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Burelbach Industries, Incorporated, Rickreal, OR; Notice of Negative Determination Regarding Application for Reconsideration

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Information about this document as published in the Federal Register.

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By application of February 10, 2003, a petitioner requested administrative reconsideration of the Department's negative determination regarding eligibility to apply for Trade Adjustment Assistance (TAA), applicable to workers and former workers of the subject firm. The denial notice was signed on January 13, 2003, and published in the Federal Register on February 6, 2003 (68 FR 6211).

Pursuant to 29 CFR 90.18(c) reconsideration may be granted under the following circumstances:

(1) If it appears on the basis of facts not previously considered that the determination complained of was erroneous;

(2) If it appears that the determination complained of was based on a mistake in the determination of facts not previously considered; or

(3) If in the opinion of the Certifying Officer, a misinterpretation of facts or of the law justified reconsideration of the decision.

The petition for the workers of Burelbach Industries, Inc., Rickreal, Oregon was denied because the “upstream supplier” group eligibility requirement of section 222(b) of the Trade Act of 1974, as amended, was not met. The “upstream supplier” requirement is fulfilled when the workers' firm (or subdivision) is a supplier to a firm that employed a group of workers who received a certification of eligibility to apply for trade adjustment assistance benefits and such supply or production is related to the article that was the basis for such certification. The workers of Burelbach Industries, Inc., Rickreal, Oregon did not act as an upstream supplier to a trade certified firm.

The petitioner appears to allege that he is applying for trade adjustment assistance on behalf of workers that are import impacted on primary and secondary grounds.

When addressing the issue of import impact, the Department considers imports of products “like or directly competitive” in the case of primary impacted firms, or whether the subject firm supplied a component in a product produced by a trade certified firm in the case of secondary impact. As neither the subject firm nor its major declining customers reported imports like or directly competitive with the sawmill equipment produced at the subject firm, primary import impact did not occur. As the subject firm did not produce a component used in the products of their customers, the allegation of secondary import impact is equally invalid.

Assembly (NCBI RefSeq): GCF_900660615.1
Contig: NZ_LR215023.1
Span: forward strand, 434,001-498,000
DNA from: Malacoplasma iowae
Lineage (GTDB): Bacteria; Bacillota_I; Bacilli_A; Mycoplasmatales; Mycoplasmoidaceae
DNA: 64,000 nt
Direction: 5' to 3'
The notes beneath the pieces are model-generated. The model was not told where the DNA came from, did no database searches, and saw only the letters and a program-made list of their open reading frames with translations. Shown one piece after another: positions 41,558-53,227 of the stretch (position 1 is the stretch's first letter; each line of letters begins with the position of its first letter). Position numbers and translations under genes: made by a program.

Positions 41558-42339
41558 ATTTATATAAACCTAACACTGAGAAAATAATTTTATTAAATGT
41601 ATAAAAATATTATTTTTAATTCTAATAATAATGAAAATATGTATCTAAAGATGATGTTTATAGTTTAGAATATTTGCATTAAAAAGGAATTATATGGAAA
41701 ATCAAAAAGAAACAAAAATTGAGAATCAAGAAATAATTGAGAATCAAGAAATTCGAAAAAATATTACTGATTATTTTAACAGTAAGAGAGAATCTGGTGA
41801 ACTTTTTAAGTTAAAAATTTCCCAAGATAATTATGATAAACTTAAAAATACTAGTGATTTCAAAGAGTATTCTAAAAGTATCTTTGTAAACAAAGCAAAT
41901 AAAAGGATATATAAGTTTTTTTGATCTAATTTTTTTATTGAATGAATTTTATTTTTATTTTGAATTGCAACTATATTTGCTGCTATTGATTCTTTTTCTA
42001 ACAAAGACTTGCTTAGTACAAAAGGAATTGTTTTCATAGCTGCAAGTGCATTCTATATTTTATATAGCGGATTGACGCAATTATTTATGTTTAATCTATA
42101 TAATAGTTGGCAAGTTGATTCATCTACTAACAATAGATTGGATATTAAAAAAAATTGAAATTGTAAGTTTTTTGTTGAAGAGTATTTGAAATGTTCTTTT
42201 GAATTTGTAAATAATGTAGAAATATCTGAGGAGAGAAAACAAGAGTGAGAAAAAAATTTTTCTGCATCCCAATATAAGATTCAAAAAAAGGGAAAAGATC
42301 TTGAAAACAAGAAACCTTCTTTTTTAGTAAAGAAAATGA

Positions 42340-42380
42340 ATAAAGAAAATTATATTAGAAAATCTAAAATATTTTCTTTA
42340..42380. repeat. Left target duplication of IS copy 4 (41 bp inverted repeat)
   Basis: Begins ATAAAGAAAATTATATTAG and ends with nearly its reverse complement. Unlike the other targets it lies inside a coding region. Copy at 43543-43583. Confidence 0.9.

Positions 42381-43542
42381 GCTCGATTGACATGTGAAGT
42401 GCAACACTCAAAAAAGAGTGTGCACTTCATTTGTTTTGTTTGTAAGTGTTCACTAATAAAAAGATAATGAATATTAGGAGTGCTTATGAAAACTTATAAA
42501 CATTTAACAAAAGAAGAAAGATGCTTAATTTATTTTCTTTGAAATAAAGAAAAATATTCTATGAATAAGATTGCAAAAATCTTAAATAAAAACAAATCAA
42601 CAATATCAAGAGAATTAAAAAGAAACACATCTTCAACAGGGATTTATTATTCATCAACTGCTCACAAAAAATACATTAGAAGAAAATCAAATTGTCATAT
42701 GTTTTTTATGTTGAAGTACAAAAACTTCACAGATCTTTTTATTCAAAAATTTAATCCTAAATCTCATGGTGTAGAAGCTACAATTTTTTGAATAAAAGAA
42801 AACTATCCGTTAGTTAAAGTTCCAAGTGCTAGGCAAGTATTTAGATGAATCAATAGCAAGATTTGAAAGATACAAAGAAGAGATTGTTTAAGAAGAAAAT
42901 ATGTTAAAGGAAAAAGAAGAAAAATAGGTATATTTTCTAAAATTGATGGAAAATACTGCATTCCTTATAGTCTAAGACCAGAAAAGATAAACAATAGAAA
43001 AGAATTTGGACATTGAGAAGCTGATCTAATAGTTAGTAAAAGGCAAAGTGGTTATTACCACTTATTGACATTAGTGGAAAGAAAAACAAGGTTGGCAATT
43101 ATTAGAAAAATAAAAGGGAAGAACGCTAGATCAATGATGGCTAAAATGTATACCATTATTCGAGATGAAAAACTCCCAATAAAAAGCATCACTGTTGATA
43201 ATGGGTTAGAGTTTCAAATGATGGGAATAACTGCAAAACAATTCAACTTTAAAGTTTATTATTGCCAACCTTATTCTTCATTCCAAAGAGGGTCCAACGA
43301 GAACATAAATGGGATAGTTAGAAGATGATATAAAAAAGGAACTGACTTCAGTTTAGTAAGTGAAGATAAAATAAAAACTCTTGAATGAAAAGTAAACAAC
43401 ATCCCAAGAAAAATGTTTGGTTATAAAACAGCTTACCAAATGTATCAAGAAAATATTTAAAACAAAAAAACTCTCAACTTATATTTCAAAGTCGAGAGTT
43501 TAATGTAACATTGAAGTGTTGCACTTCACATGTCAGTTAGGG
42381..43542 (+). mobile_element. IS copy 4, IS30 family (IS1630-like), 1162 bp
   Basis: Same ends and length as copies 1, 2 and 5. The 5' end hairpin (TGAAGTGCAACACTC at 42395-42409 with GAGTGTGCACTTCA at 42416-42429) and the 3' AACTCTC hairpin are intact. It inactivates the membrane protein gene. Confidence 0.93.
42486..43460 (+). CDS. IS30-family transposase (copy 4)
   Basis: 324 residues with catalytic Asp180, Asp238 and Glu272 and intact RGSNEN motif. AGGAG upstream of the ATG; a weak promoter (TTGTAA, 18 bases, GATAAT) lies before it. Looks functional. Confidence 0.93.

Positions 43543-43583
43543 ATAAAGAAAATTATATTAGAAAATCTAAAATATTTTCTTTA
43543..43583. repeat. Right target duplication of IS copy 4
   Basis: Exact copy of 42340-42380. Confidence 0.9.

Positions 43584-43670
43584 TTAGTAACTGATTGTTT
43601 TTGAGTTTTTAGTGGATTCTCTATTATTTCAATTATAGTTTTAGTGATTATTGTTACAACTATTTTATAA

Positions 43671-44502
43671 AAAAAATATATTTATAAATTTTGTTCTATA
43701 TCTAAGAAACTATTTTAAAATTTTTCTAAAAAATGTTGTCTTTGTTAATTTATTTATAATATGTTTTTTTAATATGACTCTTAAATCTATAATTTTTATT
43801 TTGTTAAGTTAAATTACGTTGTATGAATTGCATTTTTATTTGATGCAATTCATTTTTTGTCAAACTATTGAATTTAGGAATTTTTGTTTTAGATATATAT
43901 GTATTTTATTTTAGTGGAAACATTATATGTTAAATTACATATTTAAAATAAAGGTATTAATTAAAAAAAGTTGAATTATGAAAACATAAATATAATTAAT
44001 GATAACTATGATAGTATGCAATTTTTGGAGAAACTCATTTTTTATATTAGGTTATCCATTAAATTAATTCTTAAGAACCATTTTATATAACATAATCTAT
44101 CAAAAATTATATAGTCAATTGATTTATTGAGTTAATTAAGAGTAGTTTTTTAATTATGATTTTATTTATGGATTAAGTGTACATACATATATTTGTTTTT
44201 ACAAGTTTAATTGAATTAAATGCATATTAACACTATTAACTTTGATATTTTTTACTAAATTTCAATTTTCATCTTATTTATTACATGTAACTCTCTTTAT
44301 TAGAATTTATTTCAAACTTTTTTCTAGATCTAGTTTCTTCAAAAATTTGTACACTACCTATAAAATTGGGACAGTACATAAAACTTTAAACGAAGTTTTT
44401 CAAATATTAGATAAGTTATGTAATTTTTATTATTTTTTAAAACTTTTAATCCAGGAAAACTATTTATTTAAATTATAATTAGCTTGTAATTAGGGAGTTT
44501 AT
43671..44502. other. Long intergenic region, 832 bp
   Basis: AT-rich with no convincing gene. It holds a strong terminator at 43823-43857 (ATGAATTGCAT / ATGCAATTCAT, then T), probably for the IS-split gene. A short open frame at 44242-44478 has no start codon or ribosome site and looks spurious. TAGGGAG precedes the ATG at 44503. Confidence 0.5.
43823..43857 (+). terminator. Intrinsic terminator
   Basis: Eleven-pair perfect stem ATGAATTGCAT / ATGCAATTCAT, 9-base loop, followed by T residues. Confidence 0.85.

The petitioner notes that several of the subject firm's customers have been certified for trade adjustment assistance due to import impact and thus appears to imply that the petitioning workers should be eligible for TAA.

As already noted, the declining customers of the subject firm do not import products like or directly competitive with those produced at the subject firm. Further, the subject firm produces sawmill equipment that is used to process timber, but as the equipment does not form a component part of the products produced at the customer firms, subject firm workers do not constitute upstream suppliers of trade certified firms.

The petitioner provides a list of other trade certified firms, claiming that these firms produced the same type of products as the subject firm, and thus appears to allege that the petitioning workers in this case should also be certified.

None of the three firms listed by the petitioner produce products like or directly competitive with the sawmill machinery produced by the subject firm. Of the trade certified firms listed, two were certified on the basis of increased company imports of products like or directly competitive with those produced at the subject firms. In the case of the other firm, workers were certified on the basis of increased customer imports of products like or directly competitive with those produced at the subject firm. In contrast to the trade certified firms described above, neither Burlebach Industries nor its customers reported imports of competitive sawmill machinery.


After review of the application and investigative findings, I conclude that there has been no error or misinterpretation of the law or of the facts which would justify reconsideration of the Department of Labor's prior decision. Accordingly, the application is denied.

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Signed in Washington, DC, this 25th day of March, 2003.

Edward A. Tomchick,

Director, Division of Trade Adjustment Assistance.

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[FR Doc. 03-8356 Filed 4-4-03; 8:45 am]